“I...I am familiar with that movie, but...”
“It was a book first.”
“I know it was a book!” Krycek yelled. “Do you want to see a dinosaur or what?”
The crowd looked at each other uneasily while Krycek tried to regain his composure. Sighing and relaxing his fists, he pressed his finger against the button and the curtain began to slowly retract, revealing a lush jungle filled with gigantic, formerly extinct plants. Moisture beaded against the other side of the reinforced glass that separated the two environments. Slowly, people began to walk towards the glass to look down upon the acres of flora.
“Daniel, please summon our guest,” Krycek said magnanimously. Daniel muttered something into a walkie talkie.
The beads of water began to jump a bit. Speakers set up over the window, which until now had been broadcasting the whisper of the wind and the scattered calls of unfamiliar birds, began to thump with an ominous, steady bass beat. Reporters and investors looked at each other nervously as a tree in the distance shuddered and then toppled over.
“Esteemed members of the press, honored colleagues, fellow adventurers, I give you the king of the dinosaurs....Tyrannosaurus Rex!”
The dense vegetation parted violently as, for the first time in history, the creature whose name meant “tyrant lizard king” was seen by human eyes. It looked up at the people gathered against the window above it with an almost suspicious gleam in its eye.
“What is that all over it?” Harelip reporter asked.
“Um...well...Lindsay?” Krycek stammered, a look of horror on his face.
“It’s long been theorized that birds are descended from dinosaurs,” Lindsay explained. “So it stands to reason that they actually had feathers.”
“But why are they all pink and purple?” a reporter next to Harelip asked, chuckling.
“Its a male, so its plumage may be that bright in order to...”
Lindsay was interrupted by the sudden gales of laughter that came from the delegation. The tyrannosaurus began to walk back and forth in front of the window.
“How are you going to describe its walk?” Harelip asked the other reporter.
“I was going to use the word 'sashay', or maybe 'flounce'.”
Sure enough, the dinosaur sashayed. Its hips and shoulders waving back and forth as it went, its tiny arms brought up close to its chest, like a fussy old lady fretting over what can of beans to buy at the supermarket.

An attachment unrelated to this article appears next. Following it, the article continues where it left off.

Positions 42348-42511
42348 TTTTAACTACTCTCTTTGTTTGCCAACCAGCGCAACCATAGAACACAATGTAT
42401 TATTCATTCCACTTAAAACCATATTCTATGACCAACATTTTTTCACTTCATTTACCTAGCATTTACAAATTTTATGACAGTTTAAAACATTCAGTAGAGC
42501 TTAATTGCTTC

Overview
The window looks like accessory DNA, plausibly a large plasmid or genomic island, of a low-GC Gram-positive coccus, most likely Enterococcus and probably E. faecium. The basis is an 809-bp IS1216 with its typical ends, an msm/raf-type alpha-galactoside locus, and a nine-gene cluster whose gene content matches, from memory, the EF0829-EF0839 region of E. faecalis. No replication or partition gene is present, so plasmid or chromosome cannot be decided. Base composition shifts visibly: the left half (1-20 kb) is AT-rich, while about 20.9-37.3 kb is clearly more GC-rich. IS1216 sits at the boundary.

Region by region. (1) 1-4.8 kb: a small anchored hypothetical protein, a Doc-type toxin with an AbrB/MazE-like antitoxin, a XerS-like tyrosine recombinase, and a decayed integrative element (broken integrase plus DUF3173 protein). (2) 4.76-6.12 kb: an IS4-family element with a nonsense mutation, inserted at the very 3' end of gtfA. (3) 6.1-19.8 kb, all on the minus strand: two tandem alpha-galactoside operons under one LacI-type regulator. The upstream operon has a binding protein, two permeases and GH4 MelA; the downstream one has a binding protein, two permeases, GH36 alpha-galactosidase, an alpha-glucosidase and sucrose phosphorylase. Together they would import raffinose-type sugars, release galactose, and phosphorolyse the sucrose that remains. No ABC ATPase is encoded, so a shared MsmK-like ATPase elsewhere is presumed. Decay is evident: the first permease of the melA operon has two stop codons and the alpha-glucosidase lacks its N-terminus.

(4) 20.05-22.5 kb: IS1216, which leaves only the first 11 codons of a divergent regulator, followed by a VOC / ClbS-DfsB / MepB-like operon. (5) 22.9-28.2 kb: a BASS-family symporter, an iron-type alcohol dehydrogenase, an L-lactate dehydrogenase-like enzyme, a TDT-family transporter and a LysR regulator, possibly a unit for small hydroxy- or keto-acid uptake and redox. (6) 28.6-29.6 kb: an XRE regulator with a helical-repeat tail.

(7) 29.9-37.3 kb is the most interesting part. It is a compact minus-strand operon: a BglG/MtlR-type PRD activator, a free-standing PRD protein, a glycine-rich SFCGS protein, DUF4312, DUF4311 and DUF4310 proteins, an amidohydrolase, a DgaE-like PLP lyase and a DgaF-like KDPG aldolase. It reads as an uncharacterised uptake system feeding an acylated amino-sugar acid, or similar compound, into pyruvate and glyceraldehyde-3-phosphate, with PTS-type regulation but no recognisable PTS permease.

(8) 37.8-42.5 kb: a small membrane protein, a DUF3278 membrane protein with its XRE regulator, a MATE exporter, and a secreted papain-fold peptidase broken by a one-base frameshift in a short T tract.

“Does your king of the dinosaurs have a name, Dr. Krycek?” asked the CEO of a major computer company. Krycek remained frozen, gaping at the creature that strutted in front of him.
“Daniel named him!” Lindsay said quickly. Daniel, who had been trying to back out of the room, gave her a dirty look. The reporters turned to him, pens at the ready.
“We...uh...named him Urkel.”
“Why did you name him Urkel?” Krycek asked, slowly coming out of his daze.
The dinosaur raised its head, opened its mouth, and let loose its call. The crowd doubled over laughing.
“It sounds just like Urkel!” Hairlip shouted. “Oh my god, it sounds like Urkel laughing!”
Krycek struggled to think of a way to turn the situation around.
“The park will be safe!” he shouted, sounding almost demented. “There certainly won't be any issue of safety!”
“I bet not!,” one person shouted over the laughter. The dinosaur began to fussily pick at the leaves of a tree, gathering them together so that he could use his tiny arms to fan himself. “Not with Fancysaurus Rex around!”
“God Himself couldn't cause damage to our security system! Quote me on that! God Himself! The park will be very safe. No need to think exciting things would happen.”
“What the hell is he doing?” Daniel whispered to Lindsay.
“He's trying to convince them that nothing else could go wrong, while hoping something does go wrong, so that the media will still pay attention to him after today. Its sad.”
“It will be so safe,” Krycek shouted. “That I plan on bringing along my beloved niece and nephew to our grand opening next month!”
Harelip laughed harder.
“They did that in Jurassic Park.”